Military toxins are becoming more harmful to our veterans


Imagine surviving two deployments in Iraq, constantly dodging bombs and enemy gunfire, only to realize that the air you were once thankful to be able to breathe was making you sick. This is what happened to Sergeant Major Rob Bowman, who passed away from cholangiocarcinoma, a rare form of bile duct cancer, at the age of 44.

Unfortunately, as many military families know all too well, Sergeant Major Bowman’s situation is not unique. “Of the 30 men in Rob’s platoon who returned home, nearly one-third of them developed uncommon cancers and medical conditions,” said Coleen Bowman, Rob’s surviving spouse, “and the first doctor we saw confirmed immediately that the cause of Rob’s cancer was environmental, not genetic.”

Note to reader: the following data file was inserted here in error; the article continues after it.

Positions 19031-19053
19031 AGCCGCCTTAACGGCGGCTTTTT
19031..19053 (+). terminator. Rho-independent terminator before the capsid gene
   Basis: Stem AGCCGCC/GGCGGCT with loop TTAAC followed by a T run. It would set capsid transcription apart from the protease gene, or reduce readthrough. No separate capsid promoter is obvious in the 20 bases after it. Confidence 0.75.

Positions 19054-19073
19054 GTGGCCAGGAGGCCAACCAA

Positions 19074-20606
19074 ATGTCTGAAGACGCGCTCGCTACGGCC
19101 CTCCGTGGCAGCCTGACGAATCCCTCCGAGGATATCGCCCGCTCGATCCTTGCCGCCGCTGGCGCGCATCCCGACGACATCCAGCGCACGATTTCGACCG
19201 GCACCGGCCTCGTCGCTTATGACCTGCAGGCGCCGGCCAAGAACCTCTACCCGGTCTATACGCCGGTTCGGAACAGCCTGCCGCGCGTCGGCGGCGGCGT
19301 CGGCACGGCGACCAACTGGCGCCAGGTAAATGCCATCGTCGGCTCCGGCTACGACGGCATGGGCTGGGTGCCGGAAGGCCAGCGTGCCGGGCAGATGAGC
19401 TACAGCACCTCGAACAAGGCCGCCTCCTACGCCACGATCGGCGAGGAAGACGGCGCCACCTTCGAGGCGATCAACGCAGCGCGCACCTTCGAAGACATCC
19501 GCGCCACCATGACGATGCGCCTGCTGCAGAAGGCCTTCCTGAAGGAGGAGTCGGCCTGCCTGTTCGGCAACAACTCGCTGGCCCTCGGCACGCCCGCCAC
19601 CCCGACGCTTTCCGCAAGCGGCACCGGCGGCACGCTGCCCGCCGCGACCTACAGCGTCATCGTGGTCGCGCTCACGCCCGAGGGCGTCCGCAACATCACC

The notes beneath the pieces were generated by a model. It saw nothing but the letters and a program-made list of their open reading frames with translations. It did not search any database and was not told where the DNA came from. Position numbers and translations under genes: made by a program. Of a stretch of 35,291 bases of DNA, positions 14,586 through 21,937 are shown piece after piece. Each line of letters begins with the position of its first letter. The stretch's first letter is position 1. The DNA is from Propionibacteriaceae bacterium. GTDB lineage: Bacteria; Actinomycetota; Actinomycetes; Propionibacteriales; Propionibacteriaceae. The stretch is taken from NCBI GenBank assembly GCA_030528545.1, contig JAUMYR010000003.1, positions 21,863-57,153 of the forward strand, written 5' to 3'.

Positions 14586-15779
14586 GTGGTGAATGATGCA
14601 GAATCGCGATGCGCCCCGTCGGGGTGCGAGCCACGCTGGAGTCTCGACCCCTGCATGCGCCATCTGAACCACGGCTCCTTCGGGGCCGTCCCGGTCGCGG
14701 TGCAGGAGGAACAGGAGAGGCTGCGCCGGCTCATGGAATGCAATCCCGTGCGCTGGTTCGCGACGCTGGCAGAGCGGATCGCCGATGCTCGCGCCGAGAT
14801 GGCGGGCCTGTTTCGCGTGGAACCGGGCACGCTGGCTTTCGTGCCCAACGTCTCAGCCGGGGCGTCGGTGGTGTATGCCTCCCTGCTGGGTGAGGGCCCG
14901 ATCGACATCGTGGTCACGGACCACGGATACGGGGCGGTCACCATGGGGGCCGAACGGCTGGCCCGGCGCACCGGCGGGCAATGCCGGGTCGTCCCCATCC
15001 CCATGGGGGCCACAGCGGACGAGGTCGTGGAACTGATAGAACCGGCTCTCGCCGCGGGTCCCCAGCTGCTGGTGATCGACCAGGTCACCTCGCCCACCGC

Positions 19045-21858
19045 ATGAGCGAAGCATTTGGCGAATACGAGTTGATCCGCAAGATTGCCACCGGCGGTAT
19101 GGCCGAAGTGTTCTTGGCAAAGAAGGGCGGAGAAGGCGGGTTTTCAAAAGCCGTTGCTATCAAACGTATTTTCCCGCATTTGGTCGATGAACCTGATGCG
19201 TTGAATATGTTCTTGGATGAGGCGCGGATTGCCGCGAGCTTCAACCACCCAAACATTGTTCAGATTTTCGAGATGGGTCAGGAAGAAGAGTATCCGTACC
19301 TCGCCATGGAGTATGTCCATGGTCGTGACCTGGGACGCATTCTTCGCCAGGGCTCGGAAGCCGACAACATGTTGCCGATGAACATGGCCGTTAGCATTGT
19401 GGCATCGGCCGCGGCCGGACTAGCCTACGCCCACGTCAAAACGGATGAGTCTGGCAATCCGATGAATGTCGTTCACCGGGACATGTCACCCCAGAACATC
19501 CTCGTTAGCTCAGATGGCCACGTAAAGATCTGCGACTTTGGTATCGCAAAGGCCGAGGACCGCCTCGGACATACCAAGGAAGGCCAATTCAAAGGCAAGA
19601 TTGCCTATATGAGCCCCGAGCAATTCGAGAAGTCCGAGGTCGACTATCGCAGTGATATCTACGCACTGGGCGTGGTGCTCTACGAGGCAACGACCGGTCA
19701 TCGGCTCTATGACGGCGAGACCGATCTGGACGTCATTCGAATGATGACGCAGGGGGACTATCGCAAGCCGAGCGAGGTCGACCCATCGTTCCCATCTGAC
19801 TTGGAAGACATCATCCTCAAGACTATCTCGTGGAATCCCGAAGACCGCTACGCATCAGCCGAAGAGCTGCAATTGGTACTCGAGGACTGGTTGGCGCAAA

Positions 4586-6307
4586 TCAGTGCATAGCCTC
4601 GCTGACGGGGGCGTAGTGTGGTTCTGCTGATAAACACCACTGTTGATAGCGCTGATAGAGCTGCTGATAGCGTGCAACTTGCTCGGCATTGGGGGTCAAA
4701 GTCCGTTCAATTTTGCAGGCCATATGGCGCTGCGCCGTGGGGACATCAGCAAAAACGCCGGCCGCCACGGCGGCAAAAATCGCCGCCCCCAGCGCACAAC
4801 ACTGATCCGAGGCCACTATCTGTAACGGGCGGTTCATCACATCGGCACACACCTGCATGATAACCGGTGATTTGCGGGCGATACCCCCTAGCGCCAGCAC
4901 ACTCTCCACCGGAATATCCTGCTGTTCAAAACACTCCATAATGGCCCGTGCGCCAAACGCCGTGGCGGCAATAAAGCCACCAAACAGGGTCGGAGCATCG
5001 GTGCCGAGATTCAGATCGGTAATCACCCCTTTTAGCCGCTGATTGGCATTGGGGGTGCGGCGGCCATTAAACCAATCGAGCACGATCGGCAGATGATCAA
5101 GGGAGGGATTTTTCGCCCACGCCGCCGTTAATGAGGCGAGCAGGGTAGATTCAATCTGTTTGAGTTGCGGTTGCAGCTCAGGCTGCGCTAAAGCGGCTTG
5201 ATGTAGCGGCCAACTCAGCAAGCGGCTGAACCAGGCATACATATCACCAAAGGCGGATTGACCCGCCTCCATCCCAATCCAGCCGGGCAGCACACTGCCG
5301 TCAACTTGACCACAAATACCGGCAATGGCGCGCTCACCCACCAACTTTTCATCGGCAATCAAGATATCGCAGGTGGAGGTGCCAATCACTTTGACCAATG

The environmental exposure Bowman referenced — known as toxic exposures in the military — is of increased interest to lawmakers, advocates, and medical professionals as a result of the frequency with which it is occurring in post-9/11 veterans. However, given the notoriously slow pace of legislative oversight and government-funded medical studies, advocacy groups are now playing an important role in finding answers for military families.  Military toxins are becoming more harmful to our veterans

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